Last summer I wrote about Dana Millington, a mom who is honoring her daughter by creating an inclusive playground in her Minnesota community. Today’s post is about another mom who has built a playground for her son in Oregon.
When Mona Pinon’s son Isaac was just 4 months old, he was paralyzed after a cancerous tumor injured his spinal cord. He has been in a wheelchair since he was 18 months old and is now in kindergarten. In November of 2011, Mona visited the school where Isaac would attend kindergarten and found that he would not be able to play on the school’s playground equipment. She met with the school principal who suggested she approach the school’s Parent Teacher Association (PTA). She went to a meeting, told them what she wanted to do, and asked for help. They agreed to support the project and Mona agreed to be the fundraiser. The Blue Slide Project was born.
Over the summer of 2012, Mona and her team of fundraisers held a variety of events to raise money to build a new playground at the Parkside Elementary School in Grants Pass, Oregon. They held a Bunco Night, Zumbathon, Concerts in the Park, a car wash, yard sales and more.
In July 2012, the construction of Phase 1 began. You can see the groundbreaking in this video from KDRV TV. In August 2012, Isaac was able to celebrate his 5th birthday by cutting the ribbon on the new playground.
The community really rallied around the project to make it become a reality. One example is a 64 year old man with Parkinson’s Disease who walked 46 miles from Grants Pass to Ashland, Oregon. He said he was “doing what Isaac can’t.” He ended his journey with a trip down a slide with Isaac. Mona said she believed this was possible “because a community believed that ALL children should have the freedom to play.” She has received e-mails from local residents thanking her for making the playground possible. Even adults with disabilities are now able to interact with their children at the playground where before they could only watch from the sidelines.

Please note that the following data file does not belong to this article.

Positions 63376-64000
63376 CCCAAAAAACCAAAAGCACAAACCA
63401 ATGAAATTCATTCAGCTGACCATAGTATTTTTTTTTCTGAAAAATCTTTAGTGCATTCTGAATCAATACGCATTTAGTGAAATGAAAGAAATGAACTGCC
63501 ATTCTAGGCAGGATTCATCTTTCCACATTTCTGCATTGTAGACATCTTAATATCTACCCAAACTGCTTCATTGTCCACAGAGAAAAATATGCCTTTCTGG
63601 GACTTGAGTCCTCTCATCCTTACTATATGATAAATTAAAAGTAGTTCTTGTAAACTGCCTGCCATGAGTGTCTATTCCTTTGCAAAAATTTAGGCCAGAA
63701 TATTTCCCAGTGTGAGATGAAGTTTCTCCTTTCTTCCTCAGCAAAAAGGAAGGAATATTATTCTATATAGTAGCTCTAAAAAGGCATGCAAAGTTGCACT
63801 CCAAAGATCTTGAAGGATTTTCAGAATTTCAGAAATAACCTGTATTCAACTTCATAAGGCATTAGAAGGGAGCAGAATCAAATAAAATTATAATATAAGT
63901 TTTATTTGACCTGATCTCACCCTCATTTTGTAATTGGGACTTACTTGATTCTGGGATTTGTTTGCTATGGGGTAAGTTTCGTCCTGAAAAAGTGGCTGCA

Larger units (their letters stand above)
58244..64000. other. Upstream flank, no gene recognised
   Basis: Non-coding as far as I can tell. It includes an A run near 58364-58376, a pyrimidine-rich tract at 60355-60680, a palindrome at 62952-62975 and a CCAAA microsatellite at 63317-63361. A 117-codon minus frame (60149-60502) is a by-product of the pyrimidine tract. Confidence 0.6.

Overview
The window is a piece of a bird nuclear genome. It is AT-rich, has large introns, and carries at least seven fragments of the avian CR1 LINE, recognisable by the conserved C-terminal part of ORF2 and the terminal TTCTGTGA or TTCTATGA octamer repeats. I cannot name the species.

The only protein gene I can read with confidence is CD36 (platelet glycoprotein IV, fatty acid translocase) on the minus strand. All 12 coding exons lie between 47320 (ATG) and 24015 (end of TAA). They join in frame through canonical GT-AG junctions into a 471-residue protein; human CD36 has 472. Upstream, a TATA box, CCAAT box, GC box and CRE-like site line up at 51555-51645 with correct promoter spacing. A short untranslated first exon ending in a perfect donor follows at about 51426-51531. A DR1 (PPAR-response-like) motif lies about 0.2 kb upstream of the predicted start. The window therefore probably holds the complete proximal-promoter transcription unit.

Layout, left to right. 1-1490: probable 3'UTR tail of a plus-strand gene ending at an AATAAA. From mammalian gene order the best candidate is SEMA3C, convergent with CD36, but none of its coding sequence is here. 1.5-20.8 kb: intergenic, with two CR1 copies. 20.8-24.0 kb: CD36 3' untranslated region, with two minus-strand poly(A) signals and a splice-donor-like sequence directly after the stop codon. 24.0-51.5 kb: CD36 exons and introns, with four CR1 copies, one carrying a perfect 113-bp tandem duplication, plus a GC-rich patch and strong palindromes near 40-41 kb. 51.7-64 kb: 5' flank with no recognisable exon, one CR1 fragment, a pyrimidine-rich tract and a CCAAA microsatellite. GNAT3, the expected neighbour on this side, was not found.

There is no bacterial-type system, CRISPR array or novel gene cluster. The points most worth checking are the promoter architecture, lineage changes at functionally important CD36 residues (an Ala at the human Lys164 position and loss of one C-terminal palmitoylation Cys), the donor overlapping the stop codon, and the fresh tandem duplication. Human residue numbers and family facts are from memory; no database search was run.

There is a second phase to the project which will resurface the remaining area of the playground. Anyone can purchase a tile for under $20 to help support the resurfacing. Mona hopes to work with the local parks department to help make other local parks accessible to all as well.
I asked Mona for her tips to others who want to build an accessible playground in their community and she told me to be prepared to do a lot of research and do not be too proud to ask for help. Ask the media to share the story of what you are doing. “Keep your eye to the end and enjoy the people you meet along the way.”
Watch Isaac use his blue slide here:
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